MILFORD — Robert Kryzkij will spend 12 years in prison for killing Seymour resident Philip Hunt in a 2017 drunk driving crash.

But as Judge Peter Brown said at the end of an emotional sentencing hearing Thursday, “there is no sentence that can be imposed that’s going to fix anything here.”

“You can’t fix a broken heart with a sentence,” the judge said.

Kryzkij, 47, pleaded guilty July 25 to first-degree manslaughter, engaging police in pursuit and admitted violating two prior probationary terms. A plea deal called for a 20-year prison term to be suspended after he serves 12 years.

Kryzkij rear-ended another vehicle on Route 34 in Orange Nov. 9, 2017, and drove from the scene of the crash before police tried to pull him over on Dogwood Road.

He side-swiped another vehicle before eventually making his way to Meloy Road in West Haven, where he drove into the opposite lane head-on into Hunt, who was on a trip to pick up tickets to a holiday event for himself and his wife.

At the time of the collision, Kryzkij was going 82 mph — and had a blood alcohol level more than double the legal limit. Cops found his minivan littered with empty and full miniature bottles of Fireball whisky.

It was “beyond reckless” conduct — made worse by the fact that Kryzkij had a record including two drunken driving convictions, the last a mere 50 days before the fatal crash, Supervisory Assistant State’s Attorney Howard Stein said.

“He is not a man who was unaware of the fact that he had a problem,” Stein said.

In court Thursday, Hunt’s widow, mother and two brothers spoke of the loss they’ve felt since Hunt’s death.

His wife, Carole, told the judge that Hunt planned to retire early when he turned 56 from a post office job he had worked for nearly 30 years. Instead, he didn’t get to see his 55th birthday.

“He took the life of a good man, a hard-working man, a man who made the world a better place,” she said of Kryzkij. “There is no way to explain the grief inside me. I just pray that no one else has to experience it.”

A brother, Jim Hunt, noted that Kryzkij will probably return to his own family after serving his prison sentence.

“My brother will never get the opportunity to do that,” he said. “He’ll never be my big brother again.”

He said he hoped the case would serve as an example to authorities to punish repeat drunk driving offenders more harshly.

Everyone can make a mistake, he said, “but we keep letting it happen over and over again. It has to stop.”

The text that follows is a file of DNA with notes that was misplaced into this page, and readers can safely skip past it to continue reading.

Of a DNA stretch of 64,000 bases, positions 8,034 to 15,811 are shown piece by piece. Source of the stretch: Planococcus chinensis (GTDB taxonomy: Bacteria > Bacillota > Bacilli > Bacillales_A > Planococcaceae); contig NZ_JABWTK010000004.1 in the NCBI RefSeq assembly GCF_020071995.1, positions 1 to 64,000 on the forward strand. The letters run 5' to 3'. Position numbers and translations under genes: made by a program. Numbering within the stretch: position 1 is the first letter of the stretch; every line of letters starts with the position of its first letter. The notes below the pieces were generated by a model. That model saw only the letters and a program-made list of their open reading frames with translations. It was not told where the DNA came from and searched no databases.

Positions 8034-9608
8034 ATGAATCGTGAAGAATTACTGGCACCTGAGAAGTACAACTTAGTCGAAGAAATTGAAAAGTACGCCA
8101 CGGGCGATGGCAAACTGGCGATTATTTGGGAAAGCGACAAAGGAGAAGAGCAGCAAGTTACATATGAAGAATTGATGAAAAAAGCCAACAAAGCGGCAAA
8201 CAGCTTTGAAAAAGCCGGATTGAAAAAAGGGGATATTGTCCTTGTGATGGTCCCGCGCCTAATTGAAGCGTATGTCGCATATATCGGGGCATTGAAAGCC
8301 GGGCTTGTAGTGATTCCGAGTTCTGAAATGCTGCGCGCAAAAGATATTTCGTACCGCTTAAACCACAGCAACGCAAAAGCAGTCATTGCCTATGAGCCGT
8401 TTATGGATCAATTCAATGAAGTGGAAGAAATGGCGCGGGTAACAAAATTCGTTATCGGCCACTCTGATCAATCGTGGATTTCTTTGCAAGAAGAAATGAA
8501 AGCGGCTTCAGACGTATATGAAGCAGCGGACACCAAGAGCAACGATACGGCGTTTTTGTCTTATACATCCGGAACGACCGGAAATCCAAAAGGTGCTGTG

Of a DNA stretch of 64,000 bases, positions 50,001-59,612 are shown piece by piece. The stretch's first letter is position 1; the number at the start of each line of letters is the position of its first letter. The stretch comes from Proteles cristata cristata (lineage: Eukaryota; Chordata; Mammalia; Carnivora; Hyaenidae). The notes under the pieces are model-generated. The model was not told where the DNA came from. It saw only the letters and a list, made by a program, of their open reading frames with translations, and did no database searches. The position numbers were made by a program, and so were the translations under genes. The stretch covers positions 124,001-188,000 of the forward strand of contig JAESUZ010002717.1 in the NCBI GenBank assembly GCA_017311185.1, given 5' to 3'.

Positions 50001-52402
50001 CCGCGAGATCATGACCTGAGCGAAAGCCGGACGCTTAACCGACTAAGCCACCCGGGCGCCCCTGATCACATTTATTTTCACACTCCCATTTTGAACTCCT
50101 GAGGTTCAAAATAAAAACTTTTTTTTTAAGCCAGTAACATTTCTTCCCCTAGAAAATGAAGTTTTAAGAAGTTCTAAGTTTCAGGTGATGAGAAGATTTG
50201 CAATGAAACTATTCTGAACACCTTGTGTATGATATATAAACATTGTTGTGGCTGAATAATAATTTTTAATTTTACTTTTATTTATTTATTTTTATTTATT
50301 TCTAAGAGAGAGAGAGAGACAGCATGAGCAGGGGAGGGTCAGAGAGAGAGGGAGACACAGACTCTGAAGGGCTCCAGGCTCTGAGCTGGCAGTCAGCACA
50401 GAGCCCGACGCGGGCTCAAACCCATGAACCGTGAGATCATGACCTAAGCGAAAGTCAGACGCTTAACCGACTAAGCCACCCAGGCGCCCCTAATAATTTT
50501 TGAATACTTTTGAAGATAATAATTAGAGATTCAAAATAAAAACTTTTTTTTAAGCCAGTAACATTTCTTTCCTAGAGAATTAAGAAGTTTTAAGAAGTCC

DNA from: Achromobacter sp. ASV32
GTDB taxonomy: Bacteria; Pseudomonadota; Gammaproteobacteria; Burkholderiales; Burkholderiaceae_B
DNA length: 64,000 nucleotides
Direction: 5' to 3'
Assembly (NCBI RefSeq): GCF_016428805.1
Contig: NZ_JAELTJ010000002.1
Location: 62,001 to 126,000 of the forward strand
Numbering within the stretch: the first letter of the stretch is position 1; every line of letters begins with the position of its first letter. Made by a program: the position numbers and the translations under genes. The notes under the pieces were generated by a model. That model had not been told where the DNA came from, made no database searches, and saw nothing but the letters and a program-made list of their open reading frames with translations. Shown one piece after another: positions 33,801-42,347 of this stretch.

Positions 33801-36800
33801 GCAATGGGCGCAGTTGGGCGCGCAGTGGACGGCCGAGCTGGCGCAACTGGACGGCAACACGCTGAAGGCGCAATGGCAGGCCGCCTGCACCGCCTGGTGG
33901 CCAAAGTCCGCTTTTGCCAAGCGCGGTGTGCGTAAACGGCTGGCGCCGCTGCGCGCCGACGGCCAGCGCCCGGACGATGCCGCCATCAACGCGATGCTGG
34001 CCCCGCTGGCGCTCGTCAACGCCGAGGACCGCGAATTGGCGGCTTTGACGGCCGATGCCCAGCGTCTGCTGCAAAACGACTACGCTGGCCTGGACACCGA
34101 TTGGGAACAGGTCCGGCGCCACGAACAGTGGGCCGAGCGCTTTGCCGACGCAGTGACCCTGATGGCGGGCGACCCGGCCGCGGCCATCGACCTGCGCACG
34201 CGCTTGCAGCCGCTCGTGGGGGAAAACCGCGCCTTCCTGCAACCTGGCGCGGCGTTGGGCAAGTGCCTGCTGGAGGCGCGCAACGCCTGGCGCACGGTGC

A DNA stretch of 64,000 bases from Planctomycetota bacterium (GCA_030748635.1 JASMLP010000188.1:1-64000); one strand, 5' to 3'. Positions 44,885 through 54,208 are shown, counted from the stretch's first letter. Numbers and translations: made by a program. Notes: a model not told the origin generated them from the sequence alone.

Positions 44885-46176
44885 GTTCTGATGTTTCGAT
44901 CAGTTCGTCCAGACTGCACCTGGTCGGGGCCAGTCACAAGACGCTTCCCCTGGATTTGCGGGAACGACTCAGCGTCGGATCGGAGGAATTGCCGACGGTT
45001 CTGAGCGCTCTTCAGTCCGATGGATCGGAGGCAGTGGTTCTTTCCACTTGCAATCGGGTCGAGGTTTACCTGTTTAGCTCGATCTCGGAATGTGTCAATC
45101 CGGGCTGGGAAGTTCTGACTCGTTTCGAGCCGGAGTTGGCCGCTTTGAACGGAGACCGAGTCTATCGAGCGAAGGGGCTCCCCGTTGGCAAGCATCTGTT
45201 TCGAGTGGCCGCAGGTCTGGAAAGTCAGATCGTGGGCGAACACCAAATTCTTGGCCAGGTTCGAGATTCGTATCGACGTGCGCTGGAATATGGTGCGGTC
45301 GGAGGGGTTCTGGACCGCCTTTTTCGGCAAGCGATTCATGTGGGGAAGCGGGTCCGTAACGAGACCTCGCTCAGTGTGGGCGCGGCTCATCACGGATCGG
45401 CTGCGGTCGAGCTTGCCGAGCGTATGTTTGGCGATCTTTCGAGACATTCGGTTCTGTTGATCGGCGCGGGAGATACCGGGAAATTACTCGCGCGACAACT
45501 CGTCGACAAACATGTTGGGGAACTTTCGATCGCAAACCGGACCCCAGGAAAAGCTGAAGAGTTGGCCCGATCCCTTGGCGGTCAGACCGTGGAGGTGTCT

“May God have mercy on you, because I don’t,” he said.

Kryzkij’s lawyer, Public Defender Susan Brown, said nothing she or her client could say could minimize or change the horror of what he did.

But since his arrest, she said, “he has done everything possible to move this case along, not to cause undue delay, and get this case finished.”

“While that does not make anything better for the family, he was doing his best to not make things worse,” she said.

Kryzkij said he now understands the impact of the “horrible choice” he made and the anger of Hunt’s family.

“Whether they want my apology or not, I want them to understand that my heart’s broken, my life’s broken, and if I could change it I would,” he said.

The judge noted Kryzkij’s criminal history included priors for assault, violating probation and drug-related offenses, in addition to his two prior drunk driving convictions.

He also referenced the testimony from Hunt’s relatives Thursday and letters submitted by others prior to the sentencing.

“Their statements convey the pain, grief and anguish that your actions have caused so many people and irrevocably impacted so many lives,” Brown said.

When Kryzkij gets out of prison he’ll be on probation for five years, during which he’ll have eight years of suspended prison time hanging over his head if he’s arrested again.

While on probation, the judge prohibited Kryzkij from having any contact with Hunt’s family.

He also ordered him to undergo substance abuse treatment and banned him from driving any vehicle that isn’t fitted with a breathalyzer device.